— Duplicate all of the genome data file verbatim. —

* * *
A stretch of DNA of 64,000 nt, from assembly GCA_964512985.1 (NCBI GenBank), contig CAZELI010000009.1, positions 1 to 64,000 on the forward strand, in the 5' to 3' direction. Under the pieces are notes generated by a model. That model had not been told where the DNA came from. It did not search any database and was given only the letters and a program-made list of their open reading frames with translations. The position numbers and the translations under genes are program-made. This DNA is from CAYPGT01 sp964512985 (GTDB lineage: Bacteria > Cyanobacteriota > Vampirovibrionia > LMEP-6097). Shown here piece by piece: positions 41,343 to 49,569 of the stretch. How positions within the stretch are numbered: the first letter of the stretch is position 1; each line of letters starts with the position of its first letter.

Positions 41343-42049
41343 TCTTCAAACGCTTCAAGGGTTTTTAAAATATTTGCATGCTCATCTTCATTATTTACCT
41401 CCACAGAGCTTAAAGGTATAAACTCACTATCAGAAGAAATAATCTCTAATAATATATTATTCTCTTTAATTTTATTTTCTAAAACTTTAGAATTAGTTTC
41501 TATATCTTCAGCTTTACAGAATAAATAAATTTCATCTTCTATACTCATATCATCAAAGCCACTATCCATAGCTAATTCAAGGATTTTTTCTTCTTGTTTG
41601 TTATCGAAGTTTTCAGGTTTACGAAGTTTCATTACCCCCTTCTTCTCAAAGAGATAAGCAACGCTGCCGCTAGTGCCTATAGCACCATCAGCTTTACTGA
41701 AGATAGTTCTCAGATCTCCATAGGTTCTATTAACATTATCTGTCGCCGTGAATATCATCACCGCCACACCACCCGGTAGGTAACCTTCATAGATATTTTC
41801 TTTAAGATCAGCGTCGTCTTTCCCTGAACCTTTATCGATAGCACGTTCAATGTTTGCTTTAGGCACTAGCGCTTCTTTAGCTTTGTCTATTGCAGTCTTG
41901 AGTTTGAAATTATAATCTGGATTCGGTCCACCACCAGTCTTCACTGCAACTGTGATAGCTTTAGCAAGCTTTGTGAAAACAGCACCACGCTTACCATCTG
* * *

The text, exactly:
A stretch of DNA of 64,000 nt, from assembly GCA_964512985.1 (NCBI GenBank), contig CAZELI010000009.1, positions 1 to 64,000 on the forward strand, in the 5' to 3' direction. Under the pieces are notes generated by a model. That model had not been told where the DNA came from. It did not search any database and was given only the letters and a program-made list of their open reading frames with translations. The position numbers and the translations under genes are program-made. This DNA is from CAYPGT01 sp964512985 (GTDB lineage: Bacteria > Cyanobacteriota > Vampirovibrionia > LMEP-6097). Shown here piece by piece: positions 41,343 to 49,569 of the stretch. How positions within the stretch are numbered: the first letter of the stretch is position 1; each line of letters starts with the position of its first letter.

Positions 41343-42049
41343 TCTTCAAACGCTTCAAGGGTTTTTAAAATATTTGCATGCTCATCTTCATTATTTACCT
41401 CCACAGAGCTTAAAGGTATAAACTCACTATCAGAAGAAATAATCTCTAATAATATATTATTCTCTTTAATTTTATTTTCTAAAACTTTAGAATTAGTTTC
41501 TATATCTTCAGCTTTACAGAATAAATAAATTTCATCTTCTATACTCATATCATCAAAGCCACTATCCATAGCTAATTCAAGGATTTTTTCTTCTTGTTTG
41601 TTATCGAAGTTTTCAGGTTTACGAAGTTTCATTACCCCCTTCTTCTCAAAGAGATAAGCAACGCTGCCGCTAGTGCCTATAGCACCATCAGCTTTACTGA
41701 AGATAGTTCTCAGATCTCCATAGGTTCTATTAACATTATCTGTCGCCGTGAATATCATCACCGCCACACCACCCGGTAGGTAACCTTCATAGATATTTTC
41801 TTTAAGATCAGCGTCGTCTTTCCCTGAACCTTTATCGATAGCACGTTCAATGTTTGCTTTAGGCACTAGCGCTTCTTTAGCTTTGTCTATTGCAGTCTTG
41901 AGTTTGAAATTATAATCTGGATTCGGTCCACCACCAGTCTTCACTGCAACTGTGATAGCTTTAGCAAGCTTTGTGAAAACAGCACCACGCTTACCATCTG